Although the summer solstice is long gone, and as D once said, it’s all downhill from here as far as warm weather goes, yesterday I realized how awesome long summer days are. I can get more things done before it’s dark outside, I’m actually happier – I don’t know about you but during winter I get really depressed; and the snow we get here ain’t helpin’. Anyway, happy thoughts, happy thoughts… This idea has been brewing for a while. I’ve wanted to write about the summer of my childhood ever since I’ve posted this just because I don’t want to forget. Blogging will kind of be like writing my memoirs.
When I was a kid, summer officially began on the 15th of June. The last day of school. It seemed almost too good to be true. That day was like the Christmas of summer time, only that as presents we got zero tests, zero having to wake up early and zero studying. We did have the reading list for the next school year to go through, but that was OK. My sister and I would wake up at 9 am, usually no later than that, in our unconditioned two-bedroom apartment. Global warming wasn’t an issue back then. In June the linden tree which almost reached our livingroom window was still in bloom and in the early morning the air was so sweet I would step outside on the balcony and try to breathe it all in. It’s still one of my favorite smells, no matter how many Chanels I take a whiff at. Right after we woke up, my sister and I would have something to eat – I specifically remember my Mom’s homemade yogurt. She used to leave us notes on the kitchen table saying “There’s yogurt in the fridge, butter, bread and honey. Eat.” So we’d eat that. We didn’t like cereals back then. We’d make some tartines with whatever the note said, and we’d take them two on a plate in the living room where we’d watch cartoons on an Italian TV channel.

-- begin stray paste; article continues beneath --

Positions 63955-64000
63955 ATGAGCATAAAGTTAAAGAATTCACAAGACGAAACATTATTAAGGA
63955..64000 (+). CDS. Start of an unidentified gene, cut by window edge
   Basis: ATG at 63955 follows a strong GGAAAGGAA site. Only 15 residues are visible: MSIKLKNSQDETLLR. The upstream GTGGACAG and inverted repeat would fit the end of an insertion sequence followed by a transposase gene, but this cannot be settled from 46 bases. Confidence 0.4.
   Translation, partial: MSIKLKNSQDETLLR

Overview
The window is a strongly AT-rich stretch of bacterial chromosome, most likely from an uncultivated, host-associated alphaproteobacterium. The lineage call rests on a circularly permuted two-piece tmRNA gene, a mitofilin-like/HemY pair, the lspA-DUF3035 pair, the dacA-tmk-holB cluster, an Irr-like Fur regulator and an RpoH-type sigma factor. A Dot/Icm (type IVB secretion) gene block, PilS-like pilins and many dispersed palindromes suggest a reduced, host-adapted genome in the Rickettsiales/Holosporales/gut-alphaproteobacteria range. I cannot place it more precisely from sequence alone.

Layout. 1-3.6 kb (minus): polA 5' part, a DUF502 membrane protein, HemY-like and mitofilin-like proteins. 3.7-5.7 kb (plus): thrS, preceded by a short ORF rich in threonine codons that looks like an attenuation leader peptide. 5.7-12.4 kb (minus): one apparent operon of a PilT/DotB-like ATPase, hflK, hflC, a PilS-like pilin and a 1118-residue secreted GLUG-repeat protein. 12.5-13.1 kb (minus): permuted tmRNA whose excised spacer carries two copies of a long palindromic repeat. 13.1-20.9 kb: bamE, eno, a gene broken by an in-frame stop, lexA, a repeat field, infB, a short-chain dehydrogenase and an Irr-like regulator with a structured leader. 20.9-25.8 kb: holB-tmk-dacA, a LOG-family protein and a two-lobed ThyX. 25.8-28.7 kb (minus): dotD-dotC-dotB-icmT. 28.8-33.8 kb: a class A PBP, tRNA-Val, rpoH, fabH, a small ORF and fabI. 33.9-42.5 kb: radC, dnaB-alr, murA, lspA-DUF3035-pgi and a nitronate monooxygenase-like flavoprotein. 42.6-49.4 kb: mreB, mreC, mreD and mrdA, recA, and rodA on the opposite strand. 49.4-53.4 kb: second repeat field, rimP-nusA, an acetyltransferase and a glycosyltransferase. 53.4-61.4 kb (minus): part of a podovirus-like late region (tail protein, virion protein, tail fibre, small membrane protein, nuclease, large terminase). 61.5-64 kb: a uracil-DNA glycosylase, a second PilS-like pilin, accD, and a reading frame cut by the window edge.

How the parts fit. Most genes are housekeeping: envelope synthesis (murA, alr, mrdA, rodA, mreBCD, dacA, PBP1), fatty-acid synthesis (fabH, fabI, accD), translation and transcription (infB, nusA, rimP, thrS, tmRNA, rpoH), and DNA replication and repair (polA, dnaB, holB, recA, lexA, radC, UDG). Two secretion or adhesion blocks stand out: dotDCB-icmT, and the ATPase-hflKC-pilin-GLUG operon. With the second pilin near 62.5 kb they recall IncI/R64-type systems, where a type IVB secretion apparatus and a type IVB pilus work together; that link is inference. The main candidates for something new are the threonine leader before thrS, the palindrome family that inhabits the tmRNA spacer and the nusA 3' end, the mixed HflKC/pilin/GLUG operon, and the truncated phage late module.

Before you know it, it was noon and we were still in our breezy pajamas. We’d have lunch – usually a hearty Romanian sour soup with noodles and vegetables which kept our bellies full until dinner time – or until the sweet tooth kicked in and we ran to the corner store and bought biscuits, chocolate or any combination of both. In the afternoon we’d sometimes attempt going through our reading lists, that is until we decided we’d had enough of the summer heat and started spraying each other with water. Inside the apartment. Our parents were not impressed.
Some summers we went with our parents on vacation, others we went to camp and we came back with notebooks filled with songs and memories written down in purple glittery ink. We still kept some of those notebooks, and now as I go through them I am amazed at how different my handwriting was back then.
I remember many things from when I was a wee lass, but the first image I see in my mind’s eye when I think about the me of 15 years ago, is that of our bedroom window, with the afternoon light seeping in through the sheer curtains. As I’m sure is the case with all of us my childhood memories are filtered in this golden nostalgic hue. I think that’s how they’re supposed to be.